I’m a journalist. I’m also an entrepreneur. Not saying I’m good at either here, just stating facts.
While everyone looks to business school graduates to grow great companies, it’s journalists who actually go to school to learn the skills necessary to be successful entrepreneurs.
Kara Swisher recently said, “Journalists need to start being entrepreneurial like everyone else.” I would argue we journalists are more entrepreneurial than your average bear, and that includes MBA’s.
Why journalists make great entrepreneurs
Journalists make great entrepreneurs because of the cold realities of doing business. “Everyone has a plan until he gets punched in the face,” as boxer Mike Tyson is famous for saying. Business theory and business practice are two very different beasts. No one takes more lumps, and is more used to things going wrong than a journalist.
Rejection is part of the job
If you aren’t being rejected you aren’t taking risks. If you’re not taking any risks you’re not an entrepreneur, you’re a manager.
Journalists put themselves in harm’s way and get into uncomfortable situations for a living. You can’t sit in your aeron chair and report from the frontlines of a conflict at the same time. You have to get uncomfortable to get the prize.
Nothing is harder than asking for someone’s hard-earned money.
Journalists make good entrepreneurs because we’re used to rejection. We take take rejection in stride.
Your customer is probably a bootstrapped entrepreneur or small business owner who’s risking his kid’s college tuition on new and untested products. If you’re just starting up in business then chances are pretty good you’re not selling to the Fortune
500, or publicly traded companies. Any hesitation to buy is because he or she is in the same situation you are–just hoping to make it.
It’s a numbers game
There are millions of small businesses in the U.S., and hundreds or thousands in your market. Journalists need to find sources for their stories, but it’s rare that only one person is capable of giving expert feedback on a human event. If you’re counting on a single customer to make you’re year, it’s like expecting a single source to hold your story together. Not gonna happen.
When you’re on a tight deadline you need to find the right person fast. This is why it’s essential for journalists to have a beat, and to continually cultivate new sources.
As an entrepreneur your deadline is running out of cash. Whether you’re concern is making next month’s payroll, or hitting investor milestones, you need to have a way to keep money in the door. Those are customers.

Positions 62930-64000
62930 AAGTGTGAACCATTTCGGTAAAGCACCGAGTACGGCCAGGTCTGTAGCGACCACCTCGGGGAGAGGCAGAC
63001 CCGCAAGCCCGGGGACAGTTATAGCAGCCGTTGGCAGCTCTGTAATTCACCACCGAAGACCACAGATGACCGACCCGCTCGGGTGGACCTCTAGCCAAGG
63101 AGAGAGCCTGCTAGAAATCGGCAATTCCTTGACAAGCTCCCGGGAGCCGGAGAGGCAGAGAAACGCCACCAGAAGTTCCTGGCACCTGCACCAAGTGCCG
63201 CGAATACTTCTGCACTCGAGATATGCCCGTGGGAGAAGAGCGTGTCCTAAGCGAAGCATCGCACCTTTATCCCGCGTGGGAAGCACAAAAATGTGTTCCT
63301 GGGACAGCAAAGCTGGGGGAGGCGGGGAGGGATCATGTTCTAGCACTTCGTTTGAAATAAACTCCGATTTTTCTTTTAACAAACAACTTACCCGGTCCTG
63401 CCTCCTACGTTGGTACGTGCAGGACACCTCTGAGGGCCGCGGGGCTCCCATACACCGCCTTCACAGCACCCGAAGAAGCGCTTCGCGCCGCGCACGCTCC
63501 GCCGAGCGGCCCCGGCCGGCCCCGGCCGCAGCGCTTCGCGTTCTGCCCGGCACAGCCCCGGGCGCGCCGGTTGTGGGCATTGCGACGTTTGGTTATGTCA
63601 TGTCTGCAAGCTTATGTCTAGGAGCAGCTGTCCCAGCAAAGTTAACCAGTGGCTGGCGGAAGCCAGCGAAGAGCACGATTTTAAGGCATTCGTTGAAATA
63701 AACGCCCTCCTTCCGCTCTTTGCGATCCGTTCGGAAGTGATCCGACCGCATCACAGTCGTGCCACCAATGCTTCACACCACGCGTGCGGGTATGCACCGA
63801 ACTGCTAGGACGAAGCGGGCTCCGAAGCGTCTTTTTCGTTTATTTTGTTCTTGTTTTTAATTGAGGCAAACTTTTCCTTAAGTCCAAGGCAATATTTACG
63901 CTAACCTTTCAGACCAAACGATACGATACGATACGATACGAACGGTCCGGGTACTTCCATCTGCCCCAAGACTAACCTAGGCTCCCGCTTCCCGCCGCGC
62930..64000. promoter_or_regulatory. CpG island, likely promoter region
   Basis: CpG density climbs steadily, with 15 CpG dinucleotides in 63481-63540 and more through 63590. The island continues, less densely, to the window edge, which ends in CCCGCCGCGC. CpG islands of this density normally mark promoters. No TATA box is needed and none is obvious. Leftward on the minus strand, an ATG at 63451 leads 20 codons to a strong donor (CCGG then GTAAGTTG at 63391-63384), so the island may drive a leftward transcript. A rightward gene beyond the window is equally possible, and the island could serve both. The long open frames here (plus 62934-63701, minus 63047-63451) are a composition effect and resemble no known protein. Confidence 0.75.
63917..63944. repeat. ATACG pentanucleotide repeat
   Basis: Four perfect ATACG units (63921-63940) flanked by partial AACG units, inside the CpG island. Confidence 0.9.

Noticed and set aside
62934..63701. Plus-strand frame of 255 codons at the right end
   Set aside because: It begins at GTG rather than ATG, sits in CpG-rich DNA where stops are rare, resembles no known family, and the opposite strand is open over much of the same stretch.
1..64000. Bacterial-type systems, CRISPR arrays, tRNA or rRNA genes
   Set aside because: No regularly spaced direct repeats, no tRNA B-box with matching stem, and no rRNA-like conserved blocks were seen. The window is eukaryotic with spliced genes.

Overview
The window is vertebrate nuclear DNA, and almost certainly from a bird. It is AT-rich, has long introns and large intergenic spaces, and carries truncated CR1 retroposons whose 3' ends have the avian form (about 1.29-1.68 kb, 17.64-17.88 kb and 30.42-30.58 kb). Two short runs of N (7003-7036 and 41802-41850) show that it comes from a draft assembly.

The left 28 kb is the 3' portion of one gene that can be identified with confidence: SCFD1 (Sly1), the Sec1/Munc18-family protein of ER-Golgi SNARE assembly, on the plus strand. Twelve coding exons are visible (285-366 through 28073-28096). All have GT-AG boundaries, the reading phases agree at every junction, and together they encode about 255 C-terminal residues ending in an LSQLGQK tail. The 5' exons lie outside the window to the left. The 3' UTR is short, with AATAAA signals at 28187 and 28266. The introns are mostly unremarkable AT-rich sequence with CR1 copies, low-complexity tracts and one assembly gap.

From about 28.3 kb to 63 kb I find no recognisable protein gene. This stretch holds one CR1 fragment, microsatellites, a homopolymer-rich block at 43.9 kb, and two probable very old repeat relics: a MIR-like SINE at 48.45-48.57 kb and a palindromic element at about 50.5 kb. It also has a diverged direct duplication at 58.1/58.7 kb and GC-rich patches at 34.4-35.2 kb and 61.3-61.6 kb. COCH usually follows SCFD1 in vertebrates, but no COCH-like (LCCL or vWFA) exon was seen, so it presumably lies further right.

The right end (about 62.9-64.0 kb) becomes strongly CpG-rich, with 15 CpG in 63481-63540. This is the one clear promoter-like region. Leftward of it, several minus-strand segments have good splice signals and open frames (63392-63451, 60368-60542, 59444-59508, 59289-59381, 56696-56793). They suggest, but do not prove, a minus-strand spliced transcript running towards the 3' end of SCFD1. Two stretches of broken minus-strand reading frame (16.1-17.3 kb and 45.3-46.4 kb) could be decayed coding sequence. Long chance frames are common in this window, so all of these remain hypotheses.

While a journalist has a beat, you have a prospects list. You’ll blow deadline if you’re wasting time with prospects who won’t convert. Knowing whom to talk to is key.
Journalists ask good questions
Getting in front of the right people is hard enough, but it’s equally important to engage constructively and deliberately. The best way to do this is to ask questions.
The slide deck above is about customer development, and it inspired this post. What jumped out at me is how it emphasized asking questions in the right way. As a journalist this is now second nature.
Journalists are trained to ask people open-ended questions. A yes or no question will get you a “yes” or a “no.”
- How much
- When was the last time
- What does it feel like
- Who can…
Are all questions that can’t be answered in a word. Give people a chance to open up and they will.
Journalists wear many hats
I was fortunate to enroll in the Digital Media program at the Columbia Journalism School. While I was a student
- Adobe Photoshop
- Adobe Illustrator
- Final Cut Pro
- Pro Tools
were my some of my best friends. We spent way too many late nights together in the editing lab.
Techie and non-tech journalists are responsible for story sourcing, pitching, reporting, writing, editing and even a little self-promotion. It’s all in a day’s work.
Founders have to wear just as many hats. If you’re the CEO of an early-stage startup your job entails
- company strategy
- Accounting and finance
- Human resources
- Customer relations
- Procurement and operations
just to name a few.
They don’t teach you this in business school. And to the extent you are acquainted with the process, it’s another thing to be accountable for all of these activities on a daily basis.
Journalists are excellent communicators
Communicating with the public is at the heart of any successful business. You may learn presentation skills in business school, but to be an effective reporter is to be a man (or woman) of the people.
It doesn’t hurt to be able to write well (and fast). These are the essential skills of the journalism trade.
The ability to tell your story better than your competitors–and to the right audience–is what will set you apart in business. If you’re able to master storytelling you’re at a distinct advantage.
To be fair, there are only four graduate journalism programs in the U.S., while there are hundreds of business programs. And if journalists were really so good at business, the profession might not be in such disarray.
But on-the-job learning only happens when you’re working. As an MBA candidate you learn about working. As a journalism student you experience the real world every day. This looks a lot more like running a business to me.
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